Nearly all homeowners want an open floor plan and plenty of natural light. Some other commonalities include the desire for extra storage space and flexible rooms that can be used for a variety of purposes at one time or at different life stages.
Once you get past these essential elements of interior design, you’ll start to see some variations in what people want in their homes based on their age, budget, and lifestyle. Young, single millennials naturally have different priorities than families, Gen-Xers are more likely to be upsizing or upgrading their homes, while baby boomers are more likely to downsize.
Millennials emphasize sustainability and flexibility
“Millennials often live in smaller homes and focus on flexible, multiuse spaces and furnishings,” said Jill Mastrostefano, creative director of P Four, an interior design and marketing firm in Alexandria, Va., during a panel discussion by interior design experts at the International Builders Show in January.
For example, an island in the kitchen with a pull-out section for work or dining can be a great option in place of a dining table, said Mastrostefano. A narrow table for working at home with books or art above works well in a hallway to maximize space and personalize the home, she said.
“If we’re looking at a small but open kitchen, a built-in banquette can make a statement and, since it’s pushed against the wall, make the space feel even more open,” said Mastrostefano.
Millennials also appreciate artisanal objects and emphasize sustainability, which can be introduced into the home with exposed beams, vintage or found items, and unique pieces such as a door repurposed as a headboard, said Mastrostefano.
Families of all ages and sizes
“Today’s families are more likely to be smaller than in the past and include single parents, older parents, and ethnically mixed families,” said Doris Pearlman, president of Possibilities for Design in Denver, speaking at the panel discussion. “Their priorities are indoor-outdoor living, energy-efficiency, smart home features, and flex spaces such as a great room where everyone can work, play, and do homework or a hobby room for all kinds of activities.”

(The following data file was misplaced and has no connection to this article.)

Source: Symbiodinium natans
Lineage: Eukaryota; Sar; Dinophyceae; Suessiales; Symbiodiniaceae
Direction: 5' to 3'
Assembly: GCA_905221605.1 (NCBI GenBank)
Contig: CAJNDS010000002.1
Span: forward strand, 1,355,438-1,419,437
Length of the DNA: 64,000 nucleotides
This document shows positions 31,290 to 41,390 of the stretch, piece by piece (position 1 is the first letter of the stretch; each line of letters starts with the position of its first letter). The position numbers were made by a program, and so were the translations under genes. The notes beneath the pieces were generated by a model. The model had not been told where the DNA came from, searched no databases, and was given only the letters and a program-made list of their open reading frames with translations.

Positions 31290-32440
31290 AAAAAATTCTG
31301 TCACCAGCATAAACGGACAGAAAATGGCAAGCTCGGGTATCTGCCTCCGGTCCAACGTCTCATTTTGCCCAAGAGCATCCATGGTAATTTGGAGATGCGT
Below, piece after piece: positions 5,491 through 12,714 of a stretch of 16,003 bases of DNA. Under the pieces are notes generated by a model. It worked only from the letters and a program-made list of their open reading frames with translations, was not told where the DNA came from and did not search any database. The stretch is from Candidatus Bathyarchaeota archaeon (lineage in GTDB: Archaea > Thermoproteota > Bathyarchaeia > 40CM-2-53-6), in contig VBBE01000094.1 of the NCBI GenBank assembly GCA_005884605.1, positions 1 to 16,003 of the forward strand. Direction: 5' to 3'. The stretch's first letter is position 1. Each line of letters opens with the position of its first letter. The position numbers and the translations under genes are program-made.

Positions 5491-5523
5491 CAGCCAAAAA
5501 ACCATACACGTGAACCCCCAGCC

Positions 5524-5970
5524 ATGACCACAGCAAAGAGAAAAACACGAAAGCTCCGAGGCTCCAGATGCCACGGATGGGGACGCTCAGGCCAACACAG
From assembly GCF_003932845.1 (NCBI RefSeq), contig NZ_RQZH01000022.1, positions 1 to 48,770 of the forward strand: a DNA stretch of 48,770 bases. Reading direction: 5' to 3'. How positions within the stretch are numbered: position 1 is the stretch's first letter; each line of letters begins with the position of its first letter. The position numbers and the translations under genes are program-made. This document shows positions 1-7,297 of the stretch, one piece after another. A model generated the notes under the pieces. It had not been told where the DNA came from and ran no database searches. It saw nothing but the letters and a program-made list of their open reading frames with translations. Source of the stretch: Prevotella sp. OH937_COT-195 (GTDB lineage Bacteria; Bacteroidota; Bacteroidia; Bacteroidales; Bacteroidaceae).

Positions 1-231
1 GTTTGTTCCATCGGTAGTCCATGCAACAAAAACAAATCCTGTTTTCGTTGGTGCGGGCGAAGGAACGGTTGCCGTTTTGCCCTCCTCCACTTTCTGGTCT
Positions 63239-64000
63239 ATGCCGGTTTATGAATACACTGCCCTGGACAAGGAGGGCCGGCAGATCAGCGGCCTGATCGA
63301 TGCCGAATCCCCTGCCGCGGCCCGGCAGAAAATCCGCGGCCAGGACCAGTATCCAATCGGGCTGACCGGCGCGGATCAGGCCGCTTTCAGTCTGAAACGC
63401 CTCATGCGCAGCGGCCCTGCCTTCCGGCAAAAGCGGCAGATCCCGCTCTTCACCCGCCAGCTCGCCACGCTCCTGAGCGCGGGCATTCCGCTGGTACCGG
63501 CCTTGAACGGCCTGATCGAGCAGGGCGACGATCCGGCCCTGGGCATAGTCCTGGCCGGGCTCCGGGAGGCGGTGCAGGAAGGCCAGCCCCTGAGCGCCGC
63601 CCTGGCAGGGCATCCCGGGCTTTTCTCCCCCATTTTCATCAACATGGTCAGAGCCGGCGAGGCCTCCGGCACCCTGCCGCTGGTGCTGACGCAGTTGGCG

New families typically need more space than millennials, but are also budget-conscious, so Pearlman said they’re more likely to choose luxury vinyl plank flooring instead of carpet, shiplap walls that are both inexpensive and authentic looking, and subway tile backsplashes.
“A flexible-use home office, not one with a big executive desk, is important for families because they want a contained space for work, homework, and hobbies with comfortable seating,” said Mastrostefano. “Another option is a second-floor loft with tables and seats for the same purpose.”
Gen-Xers looking for customization
Gen-Xers who are 40 to 55 and financially secure tend to be interested in luxury and high-end materials, said Kate Pourhassanian, chief operating officer of HRI Design in Denver, speaking at the panel discussion.
“For example, they want a showcase kitchen with an even bigger island, high quality appliances, and sometimes two islands,” said Pourhassanian. They’re more likely to have a catering kitchen in addition to the showcase kitchen and to display their wine collection like art in a dining room or great room.”
The master bathroom is another opportunity for a statement space, with a freestanding tub or a “wet room” that incorporates a freestanding tub and multiple showerheads in a glass-enclosed area.
“Gen-Xers often want to express themselves with a highly personalized space such as an app-focused relaxation space or a room for a Peloton exercise bike,” said Pourhassanian. “They’re also redefining the home office into a more relaxed setting where they can comfortably work on a laptop. About 70 percent of Gen-Xers work remotely at least one day a week, so this is an important space in the home.”
Boomers ready to party informally
While many baby boomers are ready to downsize their space, they prioritize casual entertaining indoors and outside, said Pearlman.
“The prime goal is an informal home with the kitchen, dining area, and outdoor space connected for easy gatherings,” said Pearlman. “A popular option is a big island in the kitchen with lots of storage and a lower table attached to the island. They want comfortable seating in the kitchen rather than traditional bar stools.”
The formal living room is more likely to become a casual happy hour space or a study with comfortable chairs and a table for multiple purposes.
“Even if they’ve in a downsized, this age group wants some luxury, so you’re likely to see a ‘marble everything’ bathroom even if it’s small,” said Pearlman.
While some of these trends are more aspirational than achievable for many homeowners, they demonstrate the changing priorities at different life stages.
Michele Lerner can be reached at [email protected] Subscribe to the Globe’s free real estate newsletter — our weekly digest on buying, selling, and design — at pages.email.bostonglobe.com/AddressSignUp. Follow us on Facebook and Twitter @globehomes.